The title of this article is rather straightforward. What is a patient looking for when they book an appointment with a clinician? Naturally, the answer is quite complex.
It’s similar to asking a person what health means to them. I’ve asked myself and my friends this, and it’s not a topic that is easy to think about.
Asking the Right Questions
If my patients come in with polyuria, paresthesia, and elevated home blood sugars, it’s acceptable to focus on the diabetes diagnosis and lower their blood sugar. This is often achieved by chasing the A1C with medications.
But many of my patients are on a silent suicide mission with their lives. It may not be apparent, but it wasn’t the mysterious diabetes diagnosis that needed to be made for them to turn their lives around.
The stress of day-to-day life, poor sleep, bad relationships, chasing a higher paycheck, living in shitty neighborhoods, traffic, and inability to deal with negative thoughts have left this person focusing only on their basic needs.
The right question to ask is, why are you here?
What are you hoping to get out of the visit with me?
What kind of life are you hoping to live?
What are you willing to sacrifice?
What is holding you back?
What is your support structure?
Where do you think you might fail?
The Primary Care Mill
Most individuals obtain their health insurance through their employer. They didn’t really select their plan, and they certainly aren’t the ones making the premium payments.
They end up with a Kaiser Permanente plan, are assigned a primary care physician, and they show up for their appointment.
A set of labs are suggested, some routine screening tests are done, and, infrequently, there might be some time left to ask about that knee pain and sleep issue.
The patient is rushed out of the room, and the discussion is cursory at best. The next time you go back for a follow-up, your doctor might be on paternity leave, moved to a different clinic, or quit KP altogether.
The Target Shopper
I have a family member who is quite well off. However, she believes she is poor or should have even more money in the bank. For this and other reasons, she shops at Target.
The quality of the items she buys and the produce is abysmal. But she has chosen to save money on these items because they have little value to her.
Plenty of patients view healthcare in this same manner. Where can they get the quickest care, with the least friction, for the least amount of money? The Starbucks of clinical medicine.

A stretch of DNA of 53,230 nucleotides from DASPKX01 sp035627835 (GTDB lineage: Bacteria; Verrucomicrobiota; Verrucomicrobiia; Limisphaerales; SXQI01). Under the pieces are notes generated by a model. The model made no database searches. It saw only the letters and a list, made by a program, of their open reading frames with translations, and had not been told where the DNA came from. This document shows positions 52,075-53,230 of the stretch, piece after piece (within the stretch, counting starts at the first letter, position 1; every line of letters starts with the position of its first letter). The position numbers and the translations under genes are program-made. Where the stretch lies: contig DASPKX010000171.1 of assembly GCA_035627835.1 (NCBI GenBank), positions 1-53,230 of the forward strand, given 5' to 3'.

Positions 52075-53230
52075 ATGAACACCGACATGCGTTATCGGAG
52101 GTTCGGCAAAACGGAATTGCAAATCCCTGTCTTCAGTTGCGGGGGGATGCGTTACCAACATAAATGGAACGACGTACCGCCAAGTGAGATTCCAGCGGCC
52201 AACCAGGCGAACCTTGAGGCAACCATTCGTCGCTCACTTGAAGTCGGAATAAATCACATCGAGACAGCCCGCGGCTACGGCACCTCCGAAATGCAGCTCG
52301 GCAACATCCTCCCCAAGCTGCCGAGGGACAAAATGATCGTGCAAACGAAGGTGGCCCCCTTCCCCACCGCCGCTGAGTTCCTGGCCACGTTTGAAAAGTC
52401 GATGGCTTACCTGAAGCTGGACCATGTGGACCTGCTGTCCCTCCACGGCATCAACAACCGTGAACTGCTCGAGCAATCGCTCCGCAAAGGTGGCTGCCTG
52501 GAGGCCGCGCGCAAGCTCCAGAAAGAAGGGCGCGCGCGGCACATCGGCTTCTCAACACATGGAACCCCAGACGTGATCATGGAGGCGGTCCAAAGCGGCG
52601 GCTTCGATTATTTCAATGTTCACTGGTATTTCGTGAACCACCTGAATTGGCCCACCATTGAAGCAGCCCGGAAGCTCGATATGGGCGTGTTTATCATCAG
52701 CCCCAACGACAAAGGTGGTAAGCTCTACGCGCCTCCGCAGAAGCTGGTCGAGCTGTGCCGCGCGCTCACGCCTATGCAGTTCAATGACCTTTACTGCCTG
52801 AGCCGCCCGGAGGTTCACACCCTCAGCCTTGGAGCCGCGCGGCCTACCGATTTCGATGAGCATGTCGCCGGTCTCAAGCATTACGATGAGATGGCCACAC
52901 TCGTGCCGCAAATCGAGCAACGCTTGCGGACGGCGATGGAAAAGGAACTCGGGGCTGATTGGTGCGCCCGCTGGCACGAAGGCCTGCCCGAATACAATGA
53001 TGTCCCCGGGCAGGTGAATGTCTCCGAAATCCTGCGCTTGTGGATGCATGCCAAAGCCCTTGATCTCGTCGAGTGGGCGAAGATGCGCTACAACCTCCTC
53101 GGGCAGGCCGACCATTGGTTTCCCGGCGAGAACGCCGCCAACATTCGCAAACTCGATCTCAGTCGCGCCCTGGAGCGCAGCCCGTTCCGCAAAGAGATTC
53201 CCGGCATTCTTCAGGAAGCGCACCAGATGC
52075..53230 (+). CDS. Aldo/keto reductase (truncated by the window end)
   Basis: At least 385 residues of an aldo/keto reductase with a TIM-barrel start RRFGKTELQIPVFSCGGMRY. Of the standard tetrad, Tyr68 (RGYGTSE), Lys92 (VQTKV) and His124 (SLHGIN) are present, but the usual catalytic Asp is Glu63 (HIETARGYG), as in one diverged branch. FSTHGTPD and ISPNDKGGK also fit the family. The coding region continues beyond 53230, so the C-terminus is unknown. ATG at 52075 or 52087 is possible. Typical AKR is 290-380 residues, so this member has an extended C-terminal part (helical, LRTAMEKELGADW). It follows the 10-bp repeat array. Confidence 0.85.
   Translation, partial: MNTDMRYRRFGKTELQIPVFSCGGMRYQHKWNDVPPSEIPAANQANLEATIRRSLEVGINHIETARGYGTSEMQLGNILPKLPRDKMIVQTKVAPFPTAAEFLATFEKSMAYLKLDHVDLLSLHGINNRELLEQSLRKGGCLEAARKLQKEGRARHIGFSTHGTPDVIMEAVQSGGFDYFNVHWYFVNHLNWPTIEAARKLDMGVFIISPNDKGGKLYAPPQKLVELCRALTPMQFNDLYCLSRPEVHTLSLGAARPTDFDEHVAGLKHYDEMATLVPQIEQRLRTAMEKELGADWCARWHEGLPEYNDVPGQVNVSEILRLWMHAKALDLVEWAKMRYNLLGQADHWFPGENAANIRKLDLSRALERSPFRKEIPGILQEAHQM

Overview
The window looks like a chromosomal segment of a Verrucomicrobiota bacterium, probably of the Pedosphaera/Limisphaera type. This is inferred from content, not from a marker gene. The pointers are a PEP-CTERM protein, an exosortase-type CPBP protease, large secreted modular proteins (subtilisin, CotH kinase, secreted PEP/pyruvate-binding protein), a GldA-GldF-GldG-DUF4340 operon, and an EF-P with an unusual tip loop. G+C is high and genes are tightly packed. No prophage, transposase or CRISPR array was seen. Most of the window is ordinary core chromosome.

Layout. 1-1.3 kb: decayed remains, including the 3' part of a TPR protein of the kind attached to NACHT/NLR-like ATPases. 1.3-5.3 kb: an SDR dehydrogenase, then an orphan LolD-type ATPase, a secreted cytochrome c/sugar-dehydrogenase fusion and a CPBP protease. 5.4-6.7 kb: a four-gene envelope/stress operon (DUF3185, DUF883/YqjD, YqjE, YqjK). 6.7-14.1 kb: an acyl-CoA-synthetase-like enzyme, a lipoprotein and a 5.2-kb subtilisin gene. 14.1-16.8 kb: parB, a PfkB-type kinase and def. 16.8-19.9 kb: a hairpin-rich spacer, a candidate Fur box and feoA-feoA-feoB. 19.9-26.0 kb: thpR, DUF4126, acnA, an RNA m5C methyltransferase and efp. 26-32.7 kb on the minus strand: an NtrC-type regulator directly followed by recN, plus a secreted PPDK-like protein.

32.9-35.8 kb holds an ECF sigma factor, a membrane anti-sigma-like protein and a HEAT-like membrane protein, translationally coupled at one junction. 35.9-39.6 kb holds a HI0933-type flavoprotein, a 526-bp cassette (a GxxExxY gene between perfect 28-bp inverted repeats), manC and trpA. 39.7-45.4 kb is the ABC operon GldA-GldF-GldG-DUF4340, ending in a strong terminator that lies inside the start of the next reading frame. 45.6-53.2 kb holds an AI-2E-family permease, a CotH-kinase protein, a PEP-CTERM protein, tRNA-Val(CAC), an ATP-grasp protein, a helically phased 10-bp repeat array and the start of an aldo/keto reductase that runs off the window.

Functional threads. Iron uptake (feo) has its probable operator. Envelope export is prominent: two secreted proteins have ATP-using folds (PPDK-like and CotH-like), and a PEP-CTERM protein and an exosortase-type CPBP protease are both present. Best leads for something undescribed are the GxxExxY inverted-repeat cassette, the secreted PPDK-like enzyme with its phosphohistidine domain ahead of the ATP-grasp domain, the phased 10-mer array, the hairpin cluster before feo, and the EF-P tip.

The Primary Care Relationship
For all the press specialty care gets, in the end, most of your healthcare needs will be met by a primary care doctor.
I would go further and say that if your care comes only from specialists, you are getting bad care. If there isn’t a primary care doctor coordinating the care, then you’re a quarterback saddled with a coach’s job.
Building a relationship with a primary care doctor is low on the list for many. Primary care doctors burn out easily; they leave their jobs from one medical group to another, eventually retiring, leaving you searching for another.
“How do we fix this doc?”
In my health coaching practice, I screen my clients before signing them up. A few clients expect to “be fixed.”
They hope I have a magic answer that will turn their health around. Clear them of their diabetes and prevent them from taking 13 medications.
In reality, if we dug down deep enough, the patient is looking for empowerment. They dislike their dependence on the Western medical system but can’t find a way to conquer their health.
If I prescribe this person another medication, order another test, or some other quick fix, I will burn out. And I will also leave the patient just as dissatisfied.
Coach, Quarterback, Mother, Father
In the patient-doctor relationship, I want to be the coach. The patient has to show up ready for practice. I’m willing to help them find their motivation, but I won’t do the pushups for them.
As a second best, I could be the quarterback and juggle the patient’s care by managing their specialists, medications, and testing.
The worst patient-doctor relationship to end up in is where you’re playing a maternal role or paternal role. Feel free to assign your sexist stereotypes to each of these based on your upbringing.
Patients are looking for someone who cares. Even if there is resistance at first, most will recognize a genuine physician.
The Clinical Coach
As a patient, I want my doctor to get to know me and understand my limitations and what is important to me.
Hopefully, this physician can coach me to be my best, even if that’s far below someone else’s abilities.
I want my physician to help me discover what health means to me and what is in my power to change. And hopefully, this coach will know when it’s time to reach for medications, surgery, or testing.
Western medicine got sold out to the highest bidders and financialized into a business entity with all the rules, regulations, and algorithms in towe.
The New Patient-Doctor Relationship
I loved my basketball coach on our varsity basketball team. He wasn’t always nice, but he was always fair. He knew how much to push and how much to back off.
The new patient-doctor relationship has a doctor who diligently curates their primary care knowledge. Everything is intentional and well-researched and not just shat out from the most recent Up To Date article.
The patient in this relationship shows up at their best and expects to be educated about their health. They come asking questions or bringing a loved one who can ask the tough questions.
There is accountability in this relationship, and disagreements are worked out instead of a cancel culture.
Such a relationship doesn’t exist at KP and cannot form with a patient who doesn’t know who or how much insurance premiums cost.